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Creative Cultures: Forsman & Bodenfors

Copywriter and Senior Partner Anna Qvennerstedt shares the working culture of Forsman & Bodenfors.

YCN: How would you describe what Forsman & Bodenfors offer to clients?

Anna Qvennerstedt: We offer an informal collaboration where our clients have a close partnership with their team at the agency. Our creative department doesn’t have a traditional hierarchy with Creative Directors and Executive Creative Directors, all our creatives take full responsibility for their work and get to know their clients extremely well. It’s cost efficient and cuts time to market. It also means a constant learning over time. Forsman & Bodenfors is owned by 31 equal working partners, so we are independent. I’d say that makes us more true to solving our clients' problems. We've never worried about reaching financial goals, and yet we are one of the most profitable and awarded agencies in Scandinavia, and have been so for a long time.

Above: Forsman & Bodenfors' Gothenburg office entrance.

How would you describe the creative culture at F&B?

We don’t need Creative Directors and we never race against each other within the agency. All creatives have their own clients and take full responsibility for the work they do. I believe creative people benefit from responsibility. If you own your project, the only thing you’ll think about is how to solve the problem. But if you need to go through a director, you may start thinking of what kind of ideas he or she will like.

The culture at F&B is very collective. We show each other work during the creative process and everyone has to participate. You need to set prestige aside and show things that aren't yet finished, sometimes just embryos. You also need to take the time and look at the things other people work on and give them your honest opinion.

The whole agency is behind you, which is a great feeling. Helping each other is the only filtering we need. It’s humanistic and elitist at the same time.

Above: F&B office workspaces.

What do you see when you look around the studio?

I see a lot of working places, we all sit in one huge room. Account people are mixed with creatives and we change places once a year or so. I also see a lot of work laid out on the floor for everyone to look at. I see a ping pong table. I see people sitting in groups discussing their projects. We also have quite a few separate rooms that you can use when you’re working on ideas or having internal meetings.

How does the design of your studio space influence the way you work?

We have an office in Gothenburg and Stockholm. At the moment they look very different, because we recently changed offices in Stockholm and have decorated the new place very differently. But the functions are pretty much the same. Everyone is sitting together in one big room, even our CEO. Internal rooms for creative work and external rooms for meetings. I think we need the open space to make the collective process work. It can sometimes be annoying to hear what everyone’s talking about, but it’s good for the culture. There are always headphones...

Above: F&B's meeting area.

Do you have any unusual methods of stimulating creativity?

The unusual thing is the flat organization. We’d like to think that’s stimulating for creativity. We do some of the regular stuff; we go to seminars and festivals and we try to gather the whole creative department for inspiration now and then. We have an internal blog where we share inspiration.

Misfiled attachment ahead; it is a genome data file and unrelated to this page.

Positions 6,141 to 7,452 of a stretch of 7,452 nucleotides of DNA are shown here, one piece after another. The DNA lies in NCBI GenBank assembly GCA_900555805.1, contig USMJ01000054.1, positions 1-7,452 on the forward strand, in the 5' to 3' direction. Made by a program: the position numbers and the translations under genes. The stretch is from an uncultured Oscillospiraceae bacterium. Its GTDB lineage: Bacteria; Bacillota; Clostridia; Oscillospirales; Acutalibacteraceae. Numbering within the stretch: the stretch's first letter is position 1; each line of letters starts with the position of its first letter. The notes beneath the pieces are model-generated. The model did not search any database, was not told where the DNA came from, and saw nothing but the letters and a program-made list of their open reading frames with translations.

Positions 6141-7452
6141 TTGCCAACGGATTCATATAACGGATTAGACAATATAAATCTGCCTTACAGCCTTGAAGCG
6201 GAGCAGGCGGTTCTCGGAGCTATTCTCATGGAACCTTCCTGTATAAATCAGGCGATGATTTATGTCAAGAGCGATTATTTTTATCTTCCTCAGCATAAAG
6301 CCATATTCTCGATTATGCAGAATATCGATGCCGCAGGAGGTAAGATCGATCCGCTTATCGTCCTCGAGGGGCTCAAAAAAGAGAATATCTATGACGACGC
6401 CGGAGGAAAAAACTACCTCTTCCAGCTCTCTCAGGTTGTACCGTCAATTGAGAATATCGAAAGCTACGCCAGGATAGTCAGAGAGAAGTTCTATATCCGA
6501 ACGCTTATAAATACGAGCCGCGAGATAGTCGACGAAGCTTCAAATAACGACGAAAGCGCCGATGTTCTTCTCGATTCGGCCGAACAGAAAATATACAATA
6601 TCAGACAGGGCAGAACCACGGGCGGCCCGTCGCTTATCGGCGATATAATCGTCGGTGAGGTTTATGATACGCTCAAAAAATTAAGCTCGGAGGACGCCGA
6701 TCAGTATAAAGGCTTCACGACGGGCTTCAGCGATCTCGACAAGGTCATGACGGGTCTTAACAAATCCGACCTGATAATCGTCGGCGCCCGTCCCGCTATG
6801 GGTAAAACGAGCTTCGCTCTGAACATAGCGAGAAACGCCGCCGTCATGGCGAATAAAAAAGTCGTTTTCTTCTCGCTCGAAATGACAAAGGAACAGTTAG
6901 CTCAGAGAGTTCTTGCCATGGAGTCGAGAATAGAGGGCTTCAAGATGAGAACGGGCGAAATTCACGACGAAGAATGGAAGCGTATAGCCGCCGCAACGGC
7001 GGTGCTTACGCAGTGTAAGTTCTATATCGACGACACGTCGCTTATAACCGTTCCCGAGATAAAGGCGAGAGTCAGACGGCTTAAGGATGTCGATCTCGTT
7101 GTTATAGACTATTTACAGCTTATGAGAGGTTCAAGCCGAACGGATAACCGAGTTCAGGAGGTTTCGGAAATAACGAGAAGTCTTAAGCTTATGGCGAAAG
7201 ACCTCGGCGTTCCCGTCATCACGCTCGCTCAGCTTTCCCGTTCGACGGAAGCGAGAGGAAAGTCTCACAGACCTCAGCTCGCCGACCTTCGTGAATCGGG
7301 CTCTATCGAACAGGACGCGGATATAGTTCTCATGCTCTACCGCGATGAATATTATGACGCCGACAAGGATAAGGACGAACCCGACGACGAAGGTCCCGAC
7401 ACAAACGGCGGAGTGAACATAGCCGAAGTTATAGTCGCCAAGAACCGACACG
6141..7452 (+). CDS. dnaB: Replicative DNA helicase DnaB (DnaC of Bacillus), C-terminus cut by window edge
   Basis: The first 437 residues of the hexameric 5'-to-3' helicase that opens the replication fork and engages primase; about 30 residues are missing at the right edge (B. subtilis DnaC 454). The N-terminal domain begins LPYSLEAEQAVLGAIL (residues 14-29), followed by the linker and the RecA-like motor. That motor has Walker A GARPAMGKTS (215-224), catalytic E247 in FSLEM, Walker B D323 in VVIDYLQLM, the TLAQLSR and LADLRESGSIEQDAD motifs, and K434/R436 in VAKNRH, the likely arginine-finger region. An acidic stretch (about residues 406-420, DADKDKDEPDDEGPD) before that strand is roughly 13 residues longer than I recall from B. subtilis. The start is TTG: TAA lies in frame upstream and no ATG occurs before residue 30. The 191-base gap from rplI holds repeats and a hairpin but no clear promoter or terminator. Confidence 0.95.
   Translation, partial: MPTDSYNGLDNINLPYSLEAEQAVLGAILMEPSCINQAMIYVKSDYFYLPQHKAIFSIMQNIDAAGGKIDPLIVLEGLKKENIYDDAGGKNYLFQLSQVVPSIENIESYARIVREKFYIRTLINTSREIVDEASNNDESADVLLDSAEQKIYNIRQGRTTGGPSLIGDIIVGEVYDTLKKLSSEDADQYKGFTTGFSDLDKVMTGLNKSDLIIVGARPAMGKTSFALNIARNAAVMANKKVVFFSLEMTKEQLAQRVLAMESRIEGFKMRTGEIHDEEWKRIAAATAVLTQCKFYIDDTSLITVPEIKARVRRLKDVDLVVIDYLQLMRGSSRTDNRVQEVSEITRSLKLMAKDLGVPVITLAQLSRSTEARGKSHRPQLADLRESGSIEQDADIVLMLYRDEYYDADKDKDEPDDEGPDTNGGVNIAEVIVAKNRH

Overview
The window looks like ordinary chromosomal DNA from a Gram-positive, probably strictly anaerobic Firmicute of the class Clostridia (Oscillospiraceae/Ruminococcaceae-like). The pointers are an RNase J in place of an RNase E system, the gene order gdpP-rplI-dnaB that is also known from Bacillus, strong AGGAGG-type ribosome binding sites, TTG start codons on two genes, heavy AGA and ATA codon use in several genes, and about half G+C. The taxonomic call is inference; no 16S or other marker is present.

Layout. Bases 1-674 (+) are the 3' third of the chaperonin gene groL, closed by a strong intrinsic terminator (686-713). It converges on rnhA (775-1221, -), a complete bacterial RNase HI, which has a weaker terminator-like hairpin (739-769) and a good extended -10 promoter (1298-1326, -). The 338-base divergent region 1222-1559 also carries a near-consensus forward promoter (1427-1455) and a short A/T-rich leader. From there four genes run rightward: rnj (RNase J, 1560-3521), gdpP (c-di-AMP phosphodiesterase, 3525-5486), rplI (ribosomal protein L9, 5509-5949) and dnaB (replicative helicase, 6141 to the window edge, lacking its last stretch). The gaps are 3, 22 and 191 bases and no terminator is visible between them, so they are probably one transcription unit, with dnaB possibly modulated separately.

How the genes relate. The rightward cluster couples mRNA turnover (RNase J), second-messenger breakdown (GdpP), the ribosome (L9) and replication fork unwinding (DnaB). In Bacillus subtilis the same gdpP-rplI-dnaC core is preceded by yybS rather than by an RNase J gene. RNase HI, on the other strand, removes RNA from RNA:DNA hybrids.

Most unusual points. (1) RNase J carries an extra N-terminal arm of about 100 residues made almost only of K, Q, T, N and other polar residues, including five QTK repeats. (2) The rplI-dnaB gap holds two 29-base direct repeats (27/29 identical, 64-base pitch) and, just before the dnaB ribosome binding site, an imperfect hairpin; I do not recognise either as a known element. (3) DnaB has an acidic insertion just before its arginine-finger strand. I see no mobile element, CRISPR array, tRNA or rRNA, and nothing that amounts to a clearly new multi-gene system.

How many people are in your current team?

I work for three different clients. In every team we usually have an Art Director, a Copywriter, an Account Director, an Account Manager, a Planner and a Designer. We also bring in Producers depending on what we're producing. We have a couple of PR experts at the agency who join the team when needed. Our creative people are generally very strategic and our account people are very interested in creative quality.

How do you promote interaction between staff?

It comes very naturally since our model allows us to share the ideas and work we do for our clients. The open plan also helps.

Above: An F&B conference room.

How do you divide client time and creative time?

Everything here revolves around the projects. We have around 50 creatives and produce over 150 campaigns a year. The strategic and creative work is definitely our focus. That’s what everyone’s most interested in.

How do find talent for openings in your team?

We have our eyes set on certain people but we look at a lot of portfolios. We arrange portfolio days at the office every spring. The portfolio is important, but we’ve come to realise that the right personality is even more crucial. We need team players who enjoy the collective way of working and who can accept not having a fine title. We also need entrepreneurs, who are willing to take the driver’s seat and push their own projects forward. No one will do it for them.

Which recent project have you been especially proud of?

This year we’ve been doing exciting things for Volvo Trucks on a global scale. The trucking business is a very traditional B2B environment, so it’s really special to be able to change the rules in a business like that, together with a brave client. 

Above: Footage from F&B's Ballerina Stunt for Volvo Trucks.

What would be your dream project and why?

Forsman & Bodenfors has been Goliath on the Swedish market for a long time, but we are changing perspectives now and find ourselves being David on the global market. It’s very exciting. We have found a set-up that will make it possible for us to work on global accounts and we think that our approach can be very interesting for certain innovative global brands. So that kind of client is what we’re looking for right now.

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